“Your dad really loves you,” the man continued, “he just doesn’t understand how to love you. He did what his father did to him.”
After more revealing conversation and some small talk, the man concluded by saying, “God is waiting for you to turn your face toward home.” Then the mysterious man abruptly stood up and left the restaurant.
Martin chased after him. “He was 15 feet ahead of me and we went around a row of hedges and he disappeared. He was only out of my sight for five seconds.”
Despite the strange encounter with a person Martin now believes may have been an angelic messenger, he went back to business as usual. He didn’t tell anyone about what happened.
God shows up
A month later, at 3:30 a.m., Martin was lying in the bus sound asleep when he felt the bus shake for a moment. He awakened to a powerful encounter with his Creator. “God came into the bus, tapped me on the shoulder, and allowed me to see what I had become. I hated what I saw.”
His life flashed before him in a matter of moments. “I felt like a little boy in a big department store who lost his family and lost my way.”
He laid there, sobbing and crying for hours. “God, please kill me or change me, because I don’t want to be this anymore,” he sang like a lost boy. Then he fell into a deep sleep.
When he awakened at 2:00 in the afternoon, he walked outside and everything seemed different. “The clouds were a little fluffier, the grass greener, the birds chirpier.”
The next morning, he was struck by a change in his normal routine. Normally, he would get high, grab his guitar, and start working on his music. Inexplicably, he had no desire for those things anymore.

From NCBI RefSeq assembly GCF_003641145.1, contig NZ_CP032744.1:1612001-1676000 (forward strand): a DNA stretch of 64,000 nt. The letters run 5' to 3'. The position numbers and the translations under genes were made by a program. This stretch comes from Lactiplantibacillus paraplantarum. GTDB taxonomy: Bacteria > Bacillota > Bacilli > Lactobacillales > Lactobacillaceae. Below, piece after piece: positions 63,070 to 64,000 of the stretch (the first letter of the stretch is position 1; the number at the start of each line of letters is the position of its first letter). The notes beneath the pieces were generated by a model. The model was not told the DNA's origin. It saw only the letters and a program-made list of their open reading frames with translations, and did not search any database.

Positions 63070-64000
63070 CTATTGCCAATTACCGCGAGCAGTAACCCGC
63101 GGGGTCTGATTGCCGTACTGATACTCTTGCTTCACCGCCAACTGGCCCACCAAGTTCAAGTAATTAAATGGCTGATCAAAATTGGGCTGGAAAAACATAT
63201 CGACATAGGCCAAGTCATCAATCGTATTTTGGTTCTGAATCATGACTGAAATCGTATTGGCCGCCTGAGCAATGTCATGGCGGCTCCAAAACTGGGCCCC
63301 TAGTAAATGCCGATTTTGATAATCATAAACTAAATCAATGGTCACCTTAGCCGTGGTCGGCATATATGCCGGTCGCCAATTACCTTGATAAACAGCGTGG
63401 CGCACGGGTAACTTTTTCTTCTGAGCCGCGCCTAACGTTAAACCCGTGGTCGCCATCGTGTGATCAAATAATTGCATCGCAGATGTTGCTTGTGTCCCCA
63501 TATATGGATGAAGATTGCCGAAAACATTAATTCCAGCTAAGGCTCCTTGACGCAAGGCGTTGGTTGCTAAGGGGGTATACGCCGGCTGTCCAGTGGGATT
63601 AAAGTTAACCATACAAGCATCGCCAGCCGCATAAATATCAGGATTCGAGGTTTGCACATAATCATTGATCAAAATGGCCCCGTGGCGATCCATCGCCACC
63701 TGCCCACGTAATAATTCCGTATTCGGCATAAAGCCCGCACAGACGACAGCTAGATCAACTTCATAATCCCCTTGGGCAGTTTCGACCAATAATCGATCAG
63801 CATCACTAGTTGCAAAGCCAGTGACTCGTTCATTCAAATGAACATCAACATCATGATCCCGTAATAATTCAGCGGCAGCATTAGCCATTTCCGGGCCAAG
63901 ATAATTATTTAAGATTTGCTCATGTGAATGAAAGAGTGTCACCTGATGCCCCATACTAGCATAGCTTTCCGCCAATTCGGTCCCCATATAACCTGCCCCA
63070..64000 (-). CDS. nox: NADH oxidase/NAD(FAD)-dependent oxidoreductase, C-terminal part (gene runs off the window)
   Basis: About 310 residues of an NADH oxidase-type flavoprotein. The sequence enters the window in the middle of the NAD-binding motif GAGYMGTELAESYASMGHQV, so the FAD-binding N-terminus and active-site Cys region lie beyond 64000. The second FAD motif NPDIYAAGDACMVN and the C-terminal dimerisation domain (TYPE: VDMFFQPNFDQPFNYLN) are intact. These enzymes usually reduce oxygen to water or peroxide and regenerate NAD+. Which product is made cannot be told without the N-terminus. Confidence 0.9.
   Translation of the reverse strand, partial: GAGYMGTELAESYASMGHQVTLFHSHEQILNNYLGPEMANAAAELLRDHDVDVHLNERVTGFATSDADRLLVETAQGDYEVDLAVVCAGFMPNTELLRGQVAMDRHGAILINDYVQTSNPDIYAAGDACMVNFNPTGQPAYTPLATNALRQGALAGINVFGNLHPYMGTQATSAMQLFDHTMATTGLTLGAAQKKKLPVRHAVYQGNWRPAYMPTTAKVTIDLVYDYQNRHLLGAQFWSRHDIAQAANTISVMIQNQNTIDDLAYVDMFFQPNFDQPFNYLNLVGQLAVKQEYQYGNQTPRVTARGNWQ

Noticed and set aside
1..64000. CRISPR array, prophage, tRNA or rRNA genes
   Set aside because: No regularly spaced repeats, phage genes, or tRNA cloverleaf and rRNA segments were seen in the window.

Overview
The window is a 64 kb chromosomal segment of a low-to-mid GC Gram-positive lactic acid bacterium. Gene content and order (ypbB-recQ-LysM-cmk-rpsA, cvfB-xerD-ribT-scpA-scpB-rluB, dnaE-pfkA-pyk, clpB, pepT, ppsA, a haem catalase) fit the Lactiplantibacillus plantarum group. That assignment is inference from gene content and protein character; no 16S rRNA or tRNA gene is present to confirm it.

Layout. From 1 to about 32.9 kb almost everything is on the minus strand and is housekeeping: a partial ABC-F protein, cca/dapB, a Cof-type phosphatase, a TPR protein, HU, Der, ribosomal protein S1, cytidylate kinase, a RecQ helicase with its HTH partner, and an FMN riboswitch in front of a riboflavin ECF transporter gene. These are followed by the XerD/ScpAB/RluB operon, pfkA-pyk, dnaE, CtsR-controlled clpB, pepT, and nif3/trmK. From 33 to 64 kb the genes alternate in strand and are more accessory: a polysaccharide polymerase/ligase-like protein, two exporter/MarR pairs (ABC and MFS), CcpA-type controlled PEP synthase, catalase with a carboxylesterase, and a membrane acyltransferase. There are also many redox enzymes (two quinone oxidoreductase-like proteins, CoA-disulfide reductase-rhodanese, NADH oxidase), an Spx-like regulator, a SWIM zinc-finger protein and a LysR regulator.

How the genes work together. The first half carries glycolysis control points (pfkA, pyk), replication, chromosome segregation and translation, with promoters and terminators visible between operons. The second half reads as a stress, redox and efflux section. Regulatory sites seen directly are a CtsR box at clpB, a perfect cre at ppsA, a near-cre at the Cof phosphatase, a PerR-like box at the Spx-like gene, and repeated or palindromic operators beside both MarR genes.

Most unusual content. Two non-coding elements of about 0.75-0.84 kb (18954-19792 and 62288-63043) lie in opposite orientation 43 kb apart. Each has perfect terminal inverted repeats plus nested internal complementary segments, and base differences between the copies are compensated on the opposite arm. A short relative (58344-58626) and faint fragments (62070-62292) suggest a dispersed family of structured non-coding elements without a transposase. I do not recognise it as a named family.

Even the longing for a record contract — something he worked toward for years — left him. “I didn’t want anything to do with it anymore,” he says. “The whole thing stunk.”
Ten days after God’s rescue operation ushered in a profound change in his heart, he developed kidney stones. “I decided I would go back to Michigan to get surgery. I told the guys I would come back, but I never went back. I didn’t want to go back.”
After his surgery, an old friend came to visit him. His friend shared some recent challenges in his life. “My wife left me and I was going to kill myself,” the man confided. “But God came to me and changed my life. Now I’m serving Him. I believe God told me to give you this Bible.”
He invited Martin to church, something for which he never had any previous interest. Later, Pastor Bill Tulip began to mentor him and became a spiritual father. “He spent a lot of time with me and refused to let me go,” Martin says. “It took a lot of years. I had to work through a lot of major issues.”
As Martin looks back, he realizes he wasn’t seeking God or salvation when he was born again. “The light came into the darkness and the darkness comprehended it not,” he says, quoting the Apostle John.
“A light bulb came on and I was alive,” he says. “I was no longer blind to who He was and why He was there. I realized God wasn’t the bad guy.”
“He opened my eyes and let me become like a little boy again. I was totally awakened to who He is. Everything changed instantly. All of a sudden, I was thinking different, feeling different. If that’s what born again means, then that’s what happened to me,” he proclaims.
After growing in his faith, Martin began traveling, ministering, leading worship and sharing his story throughout North America. In 2002, while ministering in northeastern Ontario, Canada, Martin met “the most beautiful woman I had ever seen.” Six months later he married Lesley, an accomplished piano player and worshiper. They travel and minister together, touching many lives.
God has blessed them with three beautiful children and they continue to serve God and write worship music. More recently, God placed a new desire on Martin’s heart “to be a light in a dark community.” He sensed God’s leading to start a new kind of heavy metal band. His new group, “Mercyhammer,” will not be a “Christian band” but a band of Christians, who write music not about Christ but more about what Christ did for him personally.
“I’m in love with God and He’s in love with me and that’s never going to change,” says Martin. “I was a mess and he turned me into a miracle.”